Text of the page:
The first song on John Prine’s latest album is a cover of “(We’re Not) The Jet Set”. The original version, a 1974 hit for George Jones & Tammy Wynette, was bursting with jokes both lyrical (corny rhymes like “We’re the old Chevro-let set,” courtesy songwriter Bobby Braddock) and musical (the classical strings that accompany the line “Our Bach and Tchaikovsky/Are Haggard and Husky”). But though it was filled with jokes, it wasn’t one: At heart, it was a serious celebration of working-class culture.
Prine’s version, sung with Iris DeMent, is just a joke. From opening with the same Euro-styled mandolin part that kicked off George & Tammy’s record to fading out the vocals in precisely the same spot, this new version virtually re-creates the original arrangement. Over that hoity-toity mandolin, DeMent sings Tammy’s opening lines exquisitely — in other words, one great female country singer replaces another. Then, right on cue and playing the Jones part, Prine enters, his craggy voice straining to hit the high notes and more speaking than singing. John Prine’s quirky croak inviting comparison to country music’s finest-ever voice? Buh-duh-bum.
The rest of Prine’s first release since successfully battling neck cancer is much better because, even when cracking jokes, he still takes the songs seriously. In Spite Of Ourselves is a solid collection of country duets, and if nothing else, it proves that Prine has great taste in old country songs (the title track is the lone original), not to mention great taste in what used to be called “girl singers.” Besides DeMent, Prine joins voices here with Connie Smith, Lucinda Williams, Melba Montgomery, Emmylou Harris, Trisha Yearwood, Delores Keane, Patty Loveless, and his wife, Fiona Prine. Though Prine is the album’s unifying presence, these women are the disc’s stars. Their voices are universally amazing, just plain beautiful in ways to which Prine’s voice can only aspire. But it’s in the aspiring that Prine usually makes himself an equal singing partner.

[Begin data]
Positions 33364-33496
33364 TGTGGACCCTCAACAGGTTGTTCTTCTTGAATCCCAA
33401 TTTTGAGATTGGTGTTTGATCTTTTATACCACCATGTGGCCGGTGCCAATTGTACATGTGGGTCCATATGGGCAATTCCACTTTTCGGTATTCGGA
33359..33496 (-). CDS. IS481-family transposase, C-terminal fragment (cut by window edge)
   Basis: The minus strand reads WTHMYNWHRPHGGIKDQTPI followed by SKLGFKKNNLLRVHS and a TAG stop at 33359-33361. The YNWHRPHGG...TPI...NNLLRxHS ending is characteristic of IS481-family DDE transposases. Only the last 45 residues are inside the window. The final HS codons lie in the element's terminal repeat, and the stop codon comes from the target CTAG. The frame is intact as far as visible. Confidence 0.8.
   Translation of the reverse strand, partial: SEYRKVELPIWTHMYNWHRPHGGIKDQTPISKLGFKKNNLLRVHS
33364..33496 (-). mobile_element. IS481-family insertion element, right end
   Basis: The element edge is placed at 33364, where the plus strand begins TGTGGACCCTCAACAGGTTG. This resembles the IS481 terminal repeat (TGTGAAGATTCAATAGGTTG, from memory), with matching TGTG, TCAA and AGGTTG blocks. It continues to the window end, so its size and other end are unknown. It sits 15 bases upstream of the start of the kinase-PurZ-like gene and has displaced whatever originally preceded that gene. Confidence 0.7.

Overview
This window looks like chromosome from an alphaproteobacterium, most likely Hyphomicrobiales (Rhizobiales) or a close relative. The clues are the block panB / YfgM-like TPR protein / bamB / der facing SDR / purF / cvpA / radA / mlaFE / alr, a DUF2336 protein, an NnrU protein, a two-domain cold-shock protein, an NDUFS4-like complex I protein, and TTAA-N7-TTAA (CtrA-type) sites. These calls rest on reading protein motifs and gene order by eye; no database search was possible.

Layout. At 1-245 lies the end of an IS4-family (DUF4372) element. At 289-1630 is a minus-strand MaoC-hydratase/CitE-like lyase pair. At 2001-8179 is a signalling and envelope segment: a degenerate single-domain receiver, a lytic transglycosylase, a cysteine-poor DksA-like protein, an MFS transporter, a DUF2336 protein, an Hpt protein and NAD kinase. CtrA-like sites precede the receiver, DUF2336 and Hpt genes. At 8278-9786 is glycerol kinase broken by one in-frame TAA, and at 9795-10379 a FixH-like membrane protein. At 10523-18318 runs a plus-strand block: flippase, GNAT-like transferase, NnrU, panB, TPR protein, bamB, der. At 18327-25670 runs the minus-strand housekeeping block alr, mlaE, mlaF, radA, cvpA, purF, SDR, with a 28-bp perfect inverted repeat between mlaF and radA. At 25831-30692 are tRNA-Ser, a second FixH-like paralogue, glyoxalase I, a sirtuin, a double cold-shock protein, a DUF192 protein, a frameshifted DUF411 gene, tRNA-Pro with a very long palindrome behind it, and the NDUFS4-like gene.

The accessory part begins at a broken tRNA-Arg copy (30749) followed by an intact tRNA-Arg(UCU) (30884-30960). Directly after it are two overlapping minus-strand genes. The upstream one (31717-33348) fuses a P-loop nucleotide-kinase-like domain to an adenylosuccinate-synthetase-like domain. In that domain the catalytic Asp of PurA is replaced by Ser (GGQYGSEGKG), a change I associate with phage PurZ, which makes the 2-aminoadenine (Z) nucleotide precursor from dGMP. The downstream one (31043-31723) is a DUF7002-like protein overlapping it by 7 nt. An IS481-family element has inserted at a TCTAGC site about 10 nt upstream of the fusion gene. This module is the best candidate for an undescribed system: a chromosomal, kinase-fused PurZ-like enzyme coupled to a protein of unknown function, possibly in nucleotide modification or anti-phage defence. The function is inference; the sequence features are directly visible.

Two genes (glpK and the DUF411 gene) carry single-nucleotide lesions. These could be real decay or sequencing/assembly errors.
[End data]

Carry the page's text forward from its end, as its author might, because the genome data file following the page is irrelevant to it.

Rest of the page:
On “When Two Worlds Collide”, the collision between Yearwood’s stunning vocal instrument and Prine’s, uh, more limited one — he has all the range and technical control you’d get by fusing Ernest Tubb’s vocal cords to Tom T. Hall’s — actually makes the title metaphor come alive. “We couldn’t be close though we tried,” Prine declares, and you can hear he’s right in the harmony. Later, when Loveless joins Prine on “Back Street Affair”, their voices — one down-to-earth, one flying, each reaching for the other — symbolize two connected hearts that for now must remain apart.